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Aid shipped to refugees as turmoil in Ivory Coast continues

Five leaders from the African Union (AU) are to form a panel to discuss the deadlock in Ivory Coast. The presidents of South Africa, Tanzania, Mauritania, Burkina Faso and Chad are charged with finding “proposals for a way out of the crisis” and will be travelling to Ivory Coast to negotiate a peaceful settlement within the next month.

The AU has already recognised Alassane Ouattara as the winner of the presidential election and asked the incumbent, Laurent Gbagbo, to step down. However, Mr Gbagbo has indicated he has no intention of relinquishing his position, citing electoral fraud in the north of the country as the reason for overturning the results.

Most countries have already recognised Mr Ouattara as president-elect. However, a few cracks have appeared in the unity of African leaders, though the head of the The Economic Community Of West African States (ECOWAS) said there would be “no question of recognising Mr Gbagbo as winner”. The United Nations Secretary-General, Ban Ki-moon, spoke to African leaders and AU officials at the weekend. He rejected the need for a recount of votes in Ivory Coast and called on all countries to “preserve our unified position, act together and stand firm against Mr Gbagbo’s attempt to hang onto power through the use of force”.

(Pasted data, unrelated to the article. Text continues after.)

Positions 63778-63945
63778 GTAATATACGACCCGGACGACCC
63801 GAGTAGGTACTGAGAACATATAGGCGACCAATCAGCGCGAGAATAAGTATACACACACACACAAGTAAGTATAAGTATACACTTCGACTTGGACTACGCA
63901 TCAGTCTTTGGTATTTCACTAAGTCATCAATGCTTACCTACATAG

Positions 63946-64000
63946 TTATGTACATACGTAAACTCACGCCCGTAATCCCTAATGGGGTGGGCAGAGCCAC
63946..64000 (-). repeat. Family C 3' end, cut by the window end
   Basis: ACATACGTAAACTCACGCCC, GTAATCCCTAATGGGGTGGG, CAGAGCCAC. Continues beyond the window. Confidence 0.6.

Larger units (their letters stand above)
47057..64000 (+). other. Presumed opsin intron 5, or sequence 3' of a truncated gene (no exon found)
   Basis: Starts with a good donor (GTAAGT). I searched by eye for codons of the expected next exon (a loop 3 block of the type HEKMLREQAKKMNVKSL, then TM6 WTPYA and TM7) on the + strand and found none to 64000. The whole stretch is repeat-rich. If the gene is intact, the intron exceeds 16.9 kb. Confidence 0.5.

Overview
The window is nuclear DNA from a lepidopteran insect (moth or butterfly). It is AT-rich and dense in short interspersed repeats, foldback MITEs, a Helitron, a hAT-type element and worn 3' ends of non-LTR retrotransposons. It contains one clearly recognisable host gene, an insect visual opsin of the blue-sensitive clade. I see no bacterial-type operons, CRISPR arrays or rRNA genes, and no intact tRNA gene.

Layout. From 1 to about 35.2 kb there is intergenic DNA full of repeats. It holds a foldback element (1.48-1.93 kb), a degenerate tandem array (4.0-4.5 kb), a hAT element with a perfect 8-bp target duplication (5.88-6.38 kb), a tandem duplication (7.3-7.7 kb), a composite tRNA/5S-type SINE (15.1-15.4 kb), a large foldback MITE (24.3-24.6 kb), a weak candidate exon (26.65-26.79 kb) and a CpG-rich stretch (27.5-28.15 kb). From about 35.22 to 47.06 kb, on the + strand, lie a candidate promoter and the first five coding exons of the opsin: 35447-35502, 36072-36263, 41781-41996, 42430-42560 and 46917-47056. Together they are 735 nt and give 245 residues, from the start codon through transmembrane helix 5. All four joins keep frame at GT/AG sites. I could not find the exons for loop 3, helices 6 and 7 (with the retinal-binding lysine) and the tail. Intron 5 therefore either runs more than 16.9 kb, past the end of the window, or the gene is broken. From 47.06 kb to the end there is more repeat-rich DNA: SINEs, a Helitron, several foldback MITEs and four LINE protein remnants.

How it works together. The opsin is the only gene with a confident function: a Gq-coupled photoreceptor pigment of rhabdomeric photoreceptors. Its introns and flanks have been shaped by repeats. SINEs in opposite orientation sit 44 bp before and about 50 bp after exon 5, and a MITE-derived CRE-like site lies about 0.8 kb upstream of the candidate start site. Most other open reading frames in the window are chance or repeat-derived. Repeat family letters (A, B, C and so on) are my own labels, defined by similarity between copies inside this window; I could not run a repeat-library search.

Meanwhile Ivorian refugees continue to pour into Liberia to escape the violence and growing atmosphere of fear in their own country. To help provide for these displaced people, the United Nations’ Agency for Refugees (UNHCR) chartered a second cargo plane to airlift aid to the Liberian capital of Monrovia at the weekend. The plane was carrying 83 tonnes of supplies, including 17,000 blankets, 11,400 plastic mats, 11,400 drinking cans and 5,700 kitchen sets and tarpaulins.

All these items will be transported to eastern Liberia, where over 31,000 refugees are currently living. The majority of the displaced have taken refuge in 26 Liberian villages along the border. Most refugees are women and children who have been taken in by the villagers of Nimba county. The Liberian communities have been showing their gratitude for the shelter given to them by Ivory Coast families during the Liberian civil war. However, dealing with such a huge influx of refugees, the Liberians are in desperate need of outside assistance. A spokesperson for UNHCR in Liberia said “we are determined to help alleviate the suffering of Ivorians, while assisting the Liberian communities that have welcomed them with open arms and shared their meagre resources”. UNHCR is also constructing a temporary camp at Bahn to house more refugees, as increasing numbers of those fleeing Ivory Coast are expected to overwhelm their generous hosts.

By Laurinda Luffman for SOS Children